In general, the quality of lodging in Vietnam is great. The range caters to all budgets in the main tourist locations, and while prices are a little high by Southeast Asian standards, the quality is generally also high. With the construction boom still going on, new rooms are being built all the time, which is fantastic for travelers because it keeps costs down and service standards high. Along the coast, there has been major growth in the number of luxury resorts (mostly oriented at the Asian package tour industry), although budget travelers and those travelling off the beaten path will find good cheap lodging all across the country.

Staff at tourist information booths in Ho Chi Minh City and Hanoi will call to reserve a room for you, and booking online is becoming more convenient. When asking cyclo or taxi drivers for recommendations, be wary of being informed that the hotel of your choice is full or closed. It's also worth noting that Vietnam is rife with imitators; to prevent being transported to a hotel with a similar name, write down the street name and show it to your driver. When you've chosen a hotel, have a look at a few different rooms before deciding, as standards might vary greatly even within the same business. You should also double-check the bed configuration, as there are numerous variations throughout Vietnam. A "single" room may contain a single or twin bed, whereas a "double" room may contain two, three, or four single beds, a double, a single and a double, and so on. Check out for hotels in different categories and different budgets.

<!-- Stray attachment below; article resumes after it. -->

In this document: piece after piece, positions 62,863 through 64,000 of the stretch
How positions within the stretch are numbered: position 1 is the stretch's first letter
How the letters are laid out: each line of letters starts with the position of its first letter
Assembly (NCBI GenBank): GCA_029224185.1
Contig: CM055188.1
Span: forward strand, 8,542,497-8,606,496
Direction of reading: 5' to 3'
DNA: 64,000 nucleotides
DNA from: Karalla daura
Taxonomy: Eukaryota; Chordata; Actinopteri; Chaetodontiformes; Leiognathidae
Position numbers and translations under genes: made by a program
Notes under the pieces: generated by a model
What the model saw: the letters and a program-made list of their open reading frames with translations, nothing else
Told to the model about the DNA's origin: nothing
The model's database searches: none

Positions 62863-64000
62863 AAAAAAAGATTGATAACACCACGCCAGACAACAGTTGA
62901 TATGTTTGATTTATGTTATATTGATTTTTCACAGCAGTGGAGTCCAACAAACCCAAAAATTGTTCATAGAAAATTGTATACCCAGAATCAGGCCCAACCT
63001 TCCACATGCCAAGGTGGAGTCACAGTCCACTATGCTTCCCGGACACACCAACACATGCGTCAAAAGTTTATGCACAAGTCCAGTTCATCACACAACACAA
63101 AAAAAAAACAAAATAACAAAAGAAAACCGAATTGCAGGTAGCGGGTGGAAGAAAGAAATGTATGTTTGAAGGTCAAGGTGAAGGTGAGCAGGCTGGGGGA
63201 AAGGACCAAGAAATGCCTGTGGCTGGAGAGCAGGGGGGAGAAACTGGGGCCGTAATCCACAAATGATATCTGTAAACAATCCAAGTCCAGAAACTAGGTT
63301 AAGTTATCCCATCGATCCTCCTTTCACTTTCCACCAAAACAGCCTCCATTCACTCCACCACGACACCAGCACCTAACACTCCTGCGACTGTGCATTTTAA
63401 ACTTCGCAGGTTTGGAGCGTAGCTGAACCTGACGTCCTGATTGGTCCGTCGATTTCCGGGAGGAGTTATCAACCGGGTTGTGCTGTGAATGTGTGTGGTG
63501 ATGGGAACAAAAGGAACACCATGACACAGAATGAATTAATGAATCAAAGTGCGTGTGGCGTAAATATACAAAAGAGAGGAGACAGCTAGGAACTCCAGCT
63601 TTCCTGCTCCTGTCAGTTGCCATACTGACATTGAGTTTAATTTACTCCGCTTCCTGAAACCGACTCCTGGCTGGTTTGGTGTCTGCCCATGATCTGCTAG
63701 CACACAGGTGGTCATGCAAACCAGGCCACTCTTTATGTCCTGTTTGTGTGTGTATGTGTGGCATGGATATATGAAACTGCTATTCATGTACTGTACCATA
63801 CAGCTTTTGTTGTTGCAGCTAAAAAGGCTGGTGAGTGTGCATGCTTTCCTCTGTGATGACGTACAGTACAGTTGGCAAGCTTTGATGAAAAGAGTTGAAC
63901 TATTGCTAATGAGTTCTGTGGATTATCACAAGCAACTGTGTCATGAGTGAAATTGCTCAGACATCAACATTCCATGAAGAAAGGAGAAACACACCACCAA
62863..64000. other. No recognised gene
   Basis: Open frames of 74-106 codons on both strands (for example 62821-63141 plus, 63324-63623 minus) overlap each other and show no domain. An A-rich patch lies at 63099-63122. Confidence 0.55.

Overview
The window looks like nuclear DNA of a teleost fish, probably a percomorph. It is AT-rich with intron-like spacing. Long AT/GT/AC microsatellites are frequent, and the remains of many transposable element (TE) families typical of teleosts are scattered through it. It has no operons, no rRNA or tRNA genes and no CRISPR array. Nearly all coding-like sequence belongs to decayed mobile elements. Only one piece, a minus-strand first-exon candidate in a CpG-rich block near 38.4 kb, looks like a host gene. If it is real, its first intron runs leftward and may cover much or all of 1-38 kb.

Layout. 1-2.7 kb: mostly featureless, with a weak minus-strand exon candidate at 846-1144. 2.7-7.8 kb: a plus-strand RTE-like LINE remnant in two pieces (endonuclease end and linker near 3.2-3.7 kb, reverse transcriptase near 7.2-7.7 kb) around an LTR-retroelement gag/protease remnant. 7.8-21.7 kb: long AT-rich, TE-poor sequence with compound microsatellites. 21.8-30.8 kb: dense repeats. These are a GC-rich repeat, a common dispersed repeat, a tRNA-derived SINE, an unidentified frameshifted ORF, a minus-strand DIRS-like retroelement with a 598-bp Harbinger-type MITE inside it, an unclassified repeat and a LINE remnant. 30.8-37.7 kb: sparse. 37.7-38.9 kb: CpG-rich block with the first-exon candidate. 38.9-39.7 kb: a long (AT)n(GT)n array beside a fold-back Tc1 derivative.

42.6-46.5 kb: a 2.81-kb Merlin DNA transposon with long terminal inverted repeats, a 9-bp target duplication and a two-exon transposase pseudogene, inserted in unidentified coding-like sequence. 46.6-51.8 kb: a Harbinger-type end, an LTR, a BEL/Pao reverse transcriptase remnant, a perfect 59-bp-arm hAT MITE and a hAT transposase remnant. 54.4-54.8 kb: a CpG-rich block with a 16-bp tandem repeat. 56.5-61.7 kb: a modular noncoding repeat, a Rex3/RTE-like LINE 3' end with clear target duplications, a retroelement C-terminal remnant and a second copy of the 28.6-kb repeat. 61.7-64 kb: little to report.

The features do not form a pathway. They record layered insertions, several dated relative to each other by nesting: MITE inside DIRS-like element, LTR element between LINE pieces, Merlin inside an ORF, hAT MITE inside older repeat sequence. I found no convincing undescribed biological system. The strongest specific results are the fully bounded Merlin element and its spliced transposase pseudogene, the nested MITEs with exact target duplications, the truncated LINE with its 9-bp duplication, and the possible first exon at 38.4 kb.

Indian Restaurants and Hotels in Vietnam

Vietnamese cuisine is heavily inspired by Indian flavours and cuisines, making Indian cuisine extremely popular among locals. Indian restaurants may be found in every nook and cranny of the country's major cities. There are simply too many Indian eateries in Vietnam for an Indian traveller to be far from sapid Indian flavours if hunger strikes unexpectedly.

1. Dalcheeni, Hanoi: This is without a doubt one of the best Indian restaurants in Hanoi, Vietnam. The restaurant offers a huge selection of Indian meals, particularly vegetarian alternatives, making it a haven for Indian vegetarian food lovers in Vietnam. The environment is colourful, and the interior decorations are enticing, making it one of Vietnam's greatest Indian restaurants.

Located at: 100 Xuan Dieu, Quang An, Tay Ho, Qung An Tay Ho Hanoi 100000, Vietnam